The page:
Edited By Jean-Rémi Carbonneau, Fabian Jacobs and Ines Keller
Cultural security is a basic need for individuals belonging to national and linguistic minorities. Structurally exposed to asymmetric power dynamics, these minorities compete with the larger society for material and non-material resources, rendering their future perspectives particularly precarious. This book brings researchers from different social sciences together to examine the notion of cultural security and its meaning for different national and linguistic minorities through multiple case studies in Europe, Asia, North and South America. The cultural security of these minorities comprises various dimensions, including institutional and territorial arrangements, state stability, as well as different patterns of citizen belonging and participation. Through the prism of these dimensions, the contributors to this book present a variety of strategies of cultural resilience, societal structures and institutional frameworks allowing national and linguistic minorities to secure a certain degree of cultural autonomy and develop a sense of belonging to their respective states. Cultural security is an inescapable condition for the fair and sustained development of both minorities and majorities in today’s societies characterized by deep diversity.
17 “Scope” of Linguistic Resources and the Social Participation of the Ukrainian Population in the Republic of Moldova
Abstract: In the Soviet Union, titular languages of the Republics, like Moldovan in the Moldavian Socialist Soviet Republic (MSSR), were fostered. At the same time, social and individual elaboration of Russian as the lingua franca of the Soviet people was promoted. Virtually no attention was paid to minoritized linguistic groups within the various Republics, such as Ukrainians in the MSSR. In 1991, when the Republic of Moldova became independent, language policy underwent important changes. The process of “normalization” of the new state language Moldovan/Romanian was set off and a number of minority rights were put into place. However, education in a minority language is today restricted to schools with Russian as language of instruction whereby a “double minoration” is being reproduced and the resources of the state language are hardly accessible. The example of a Ukrainian speaking village is taken into consideration in this chapter to discuss the problem of “double minoration” by way of the notions of “accessibility” and “reachability”, which offer a practiceoriented conceptualization of linguistic inequalities. Finally, commonalities and differences between this theoretical framework and cultural security are being discussed.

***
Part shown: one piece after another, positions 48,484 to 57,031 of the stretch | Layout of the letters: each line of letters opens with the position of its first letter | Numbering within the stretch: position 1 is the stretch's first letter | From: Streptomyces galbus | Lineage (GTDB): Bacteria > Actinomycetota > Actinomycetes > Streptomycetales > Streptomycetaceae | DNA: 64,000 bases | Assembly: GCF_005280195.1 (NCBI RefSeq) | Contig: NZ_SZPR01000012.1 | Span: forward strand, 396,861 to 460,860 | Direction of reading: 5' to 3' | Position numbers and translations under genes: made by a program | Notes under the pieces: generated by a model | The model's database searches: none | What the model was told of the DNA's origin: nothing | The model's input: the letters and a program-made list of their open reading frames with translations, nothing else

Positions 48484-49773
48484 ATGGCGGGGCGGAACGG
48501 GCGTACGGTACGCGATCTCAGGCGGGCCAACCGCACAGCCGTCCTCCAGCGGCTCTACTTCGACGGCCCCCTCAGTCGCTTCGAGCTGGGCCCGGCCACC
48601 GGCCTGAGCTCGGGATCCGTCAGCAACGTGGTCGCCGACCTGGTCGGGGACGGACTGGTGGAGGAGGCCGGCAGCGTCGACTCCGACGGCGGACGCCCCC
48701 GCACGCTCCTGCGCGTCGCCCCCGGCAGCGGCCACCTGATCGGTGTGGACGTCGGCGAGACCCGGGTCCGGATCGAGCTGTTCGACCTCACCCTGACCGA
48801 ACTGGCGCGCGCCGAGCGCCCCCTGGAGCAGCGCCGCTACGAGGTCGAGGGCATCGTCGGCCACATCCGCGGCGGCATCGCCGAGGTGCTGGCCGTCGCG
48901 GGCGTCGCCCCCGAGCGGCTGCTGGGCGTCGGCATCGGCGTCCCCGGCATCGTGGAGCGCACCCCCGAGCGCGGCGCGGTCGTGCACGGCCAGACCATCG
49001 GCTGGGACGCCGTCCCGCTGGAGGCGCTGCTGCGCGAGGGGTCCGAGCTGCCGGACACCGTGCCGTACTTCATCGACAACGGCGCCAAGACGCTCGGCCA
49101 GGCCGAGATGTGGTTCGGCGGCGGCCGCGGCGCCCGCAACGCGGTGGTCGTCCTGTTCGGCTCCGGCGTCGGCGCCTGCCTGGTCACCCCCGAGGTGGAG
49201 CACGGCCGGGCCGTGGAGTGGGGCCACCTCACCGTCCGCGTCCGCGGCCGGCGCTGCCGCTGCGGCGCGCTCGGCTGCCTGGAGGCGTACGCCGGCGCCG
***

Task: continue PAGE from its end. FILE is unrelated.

Keywords: cultural security, participation, sociolinguistic inequalities, linguistic minorities, Republic of Moldova, Ukrainian, Russian, Romanian.
The Republic of Moldova is a small and multilingual state that acquired independence from the Soviet Union in 1991. By means of three interdependent language laws that were constitutive of the process of becoming an independent state, official monolingualism in Romanian/Moldovan was installed. Language policies...
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